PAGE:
Drivers 4 times more likely to crash while on the phone

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70% INCREASE IN PENALTY POINTS ISSUED FOR MOBILE PHONE OFFENCES  

In the last 12 months the number of penalty points issued for driving while using a mobile phone has increased significantly by 70% from 44,624 (31st July 2008) to 75,040 (31st July 2009).

Despite the fact that penalty points for holding a mobile phone while driving only came into force on 1st September 2006, the offence has now over taken seatbelt offences to become the second highest penalty point offence, after speeding, out of a total of 41 penalty point offences.

The figures, which include a county by county breakdown, have been published by the Road Safety Authority as its mobile phones and driving radio advertising campaign ‘Switch Off, Before You Drive Off’ takes to the airwaves in Setpember.

According to Noel Brett, Chief Executive, Road Safety Authority, drivers and other road-users should be aware of the dangers of using mobile phones when driving: “Research tells us that you are 4 TIMES more likely to have a crash if you use a hand-held mobile phone when you are driving.* Using a mobile phone while driving distracts the driver, impairs their control of the vehicle and reduces their awareness of what is happening around them.”

Minister for Transport, Mr. Noel Dempsey, T.D. said “Using your mobile phone while driving is stupid and dangerous. No call is important enough to risk putting lives at risk. The facts are clear – drivers are four times more likely to crash while on the phone. The odds are not good. Don’t risk it. Just switch off before you drive off and you’ll potentially avoid a serious collision. Lets all work together to make our roads safer.”

Conor Faughnan, Director of Policy, AA Ireland said “There is no doubt that in Ireland we are a nation of mobile phone junkies. We simply have to get out of the all-too-easy habit of using the phone while driving. We all know intuitively that it is dangerous and we have the data to prove it. There is a clear responsibility both on drivers and on those who call them to put road safety first and let the call wait until later.”

Chief Superintendent Gabriel McIntyre, Garda National Traffic Bureau, is concerned that drivers do not appreciate the dangers, and continue to offend in this area of road safety: “The use of a mobile phone while driving affects a driver’s ability to maintain lane position, speed and an appropriate distance from vehicles in front. Judgement and recognition of safe gaps in traffic are impaired, reaction times are slower and the driver does not have the necessary awareness of other traffic. Drivers need to be aware that Garda personnel are enforcing the law on mobile phones on a daily basis, for the safety of all road users there is no place for them when driving.”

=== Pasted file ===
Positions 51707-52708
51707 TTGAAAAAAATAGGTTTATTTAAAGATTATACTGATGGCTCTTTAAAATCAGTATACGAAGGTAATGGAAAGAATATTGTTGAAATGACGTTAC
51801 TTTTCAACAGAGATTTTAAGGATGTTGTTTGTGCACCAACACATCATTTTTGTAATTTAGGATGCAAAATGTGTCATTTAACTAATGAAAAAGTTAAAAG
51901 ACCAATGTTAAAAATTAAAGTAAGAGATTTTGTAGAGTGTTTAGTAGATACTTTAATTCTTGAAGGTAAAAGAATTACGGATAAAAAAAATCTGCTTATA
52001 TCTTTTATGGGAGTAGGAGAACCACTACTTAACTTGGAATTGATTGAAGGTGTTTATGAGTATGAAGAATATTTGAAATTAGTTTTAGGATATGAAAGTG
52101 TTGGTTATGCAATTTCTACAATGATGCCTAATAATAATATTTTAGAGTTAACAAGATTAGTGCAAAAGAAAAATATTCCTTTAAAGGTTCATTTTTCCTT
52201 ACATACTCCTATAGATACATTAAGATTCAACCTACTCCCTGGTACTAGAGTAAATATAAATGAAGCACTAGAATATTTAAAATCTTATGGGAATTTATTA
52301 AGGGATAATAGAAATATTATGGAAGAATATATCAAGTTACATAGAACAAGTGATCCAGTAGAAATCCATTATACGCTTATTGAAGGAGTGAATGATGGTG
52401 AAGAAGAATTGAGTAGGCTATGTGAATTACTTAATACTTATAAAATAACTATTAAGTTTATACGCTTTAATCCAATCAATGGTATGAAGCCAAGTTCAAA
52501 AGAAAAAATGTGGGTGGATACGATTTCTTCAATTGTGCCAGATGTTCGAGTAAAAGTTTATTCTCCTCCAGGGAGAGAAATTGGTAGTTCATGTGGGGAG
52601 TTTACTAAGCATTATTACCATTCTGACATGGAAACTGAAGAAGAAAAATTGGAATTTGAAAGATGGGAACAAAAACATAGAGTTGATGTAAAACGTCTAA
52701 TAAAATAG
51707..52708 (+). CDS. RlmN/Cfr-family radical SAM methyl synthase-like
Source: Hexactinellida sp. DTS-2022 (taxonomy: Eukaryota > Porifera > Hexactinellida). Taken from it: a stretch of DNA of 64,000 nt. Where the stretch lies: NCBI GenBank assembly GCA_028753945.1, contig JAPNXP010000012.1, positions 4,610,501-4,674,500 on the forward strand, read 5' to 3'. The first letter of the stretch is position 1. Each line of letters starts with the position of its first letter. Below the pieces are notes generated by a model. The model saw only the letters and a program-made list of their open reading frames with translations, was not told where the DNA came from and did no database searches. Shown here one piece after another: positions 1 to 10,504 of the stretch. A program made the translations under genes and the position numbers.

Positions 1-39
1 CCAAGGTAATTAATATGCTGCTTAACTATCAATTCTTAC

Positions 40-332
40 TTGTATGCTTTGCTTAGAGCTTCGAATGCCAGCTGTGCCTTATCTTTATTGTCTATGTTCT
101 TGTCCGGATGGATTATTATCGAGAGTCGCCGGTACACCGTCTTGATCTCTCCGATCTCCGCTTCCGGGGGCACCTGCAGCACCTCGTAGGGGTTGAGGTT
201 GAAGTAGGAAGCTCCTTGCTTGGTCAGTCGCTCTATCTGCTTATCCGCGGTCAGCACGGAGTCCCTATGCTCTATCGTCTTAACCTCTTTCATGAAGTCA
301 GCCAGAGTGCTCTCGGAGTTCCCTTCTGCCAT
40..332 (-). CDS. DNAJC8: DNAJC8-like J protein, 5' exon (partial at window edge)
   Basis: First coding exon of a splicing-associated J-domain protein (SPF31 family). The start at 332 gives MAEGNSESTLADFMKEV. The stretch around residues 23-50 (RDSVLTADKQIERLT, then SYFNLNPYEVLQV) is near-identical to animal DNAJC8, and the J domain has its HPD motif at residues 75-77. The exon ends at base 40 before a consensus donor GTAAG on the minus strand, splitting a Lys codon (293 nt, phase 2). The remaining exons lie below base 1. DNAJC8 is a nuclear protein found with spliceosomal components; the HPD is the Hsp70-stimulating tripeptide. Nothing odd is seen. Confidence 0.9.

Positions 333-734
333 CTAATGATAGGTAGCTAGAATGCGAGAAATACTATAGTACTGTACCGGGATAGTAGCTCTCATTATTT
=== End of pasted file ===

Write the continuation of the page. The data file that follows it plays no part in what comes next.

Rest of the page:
Concluding Mr. Brett said, “We understand that many people need to use their mobile phone as part of their daily lives but it’s a scientific fact that drivers who use a mobile phone while driving have higher collision rates than those who do not. Our message is simple – Switch off before you drive off – If you need to make a phone call or check messages, pull in and park in a safe place. No phone call is worth putting your life or the lives of others at risk.”

To highlight the dangers of driving while using the mobile phone a 30 second radio ad will run on all national and local radio stations throughout September. Further information on the topic can be found in the RSA’s information leaflet ‘Mobile Phones and Driving’ which can be downloaded from www.rsa.ie.

The leaflet provides the following advice for drivers:
1.Switch off before you drive off. Turn off your mobile phone or put it on the ‘silent’ or ‘meeting’ option setting before starting your journey.
2.Use the voicemail on your mobile phone so people can leave messages for you while you’re travelling.
3.Stop regularly on your journey so you can check for messages and return any calls.
4.Make sure the place you stop is a legal and safe place to park. It is illegal to stop on a motorway unless it is an emergency.
5.If you call someone on their mobile phone while they are driving, be aware that they should be concentrating on their driving and not on your conversation. Tell them you will call them back or wait until they pull their car over.
*Department for Transport UK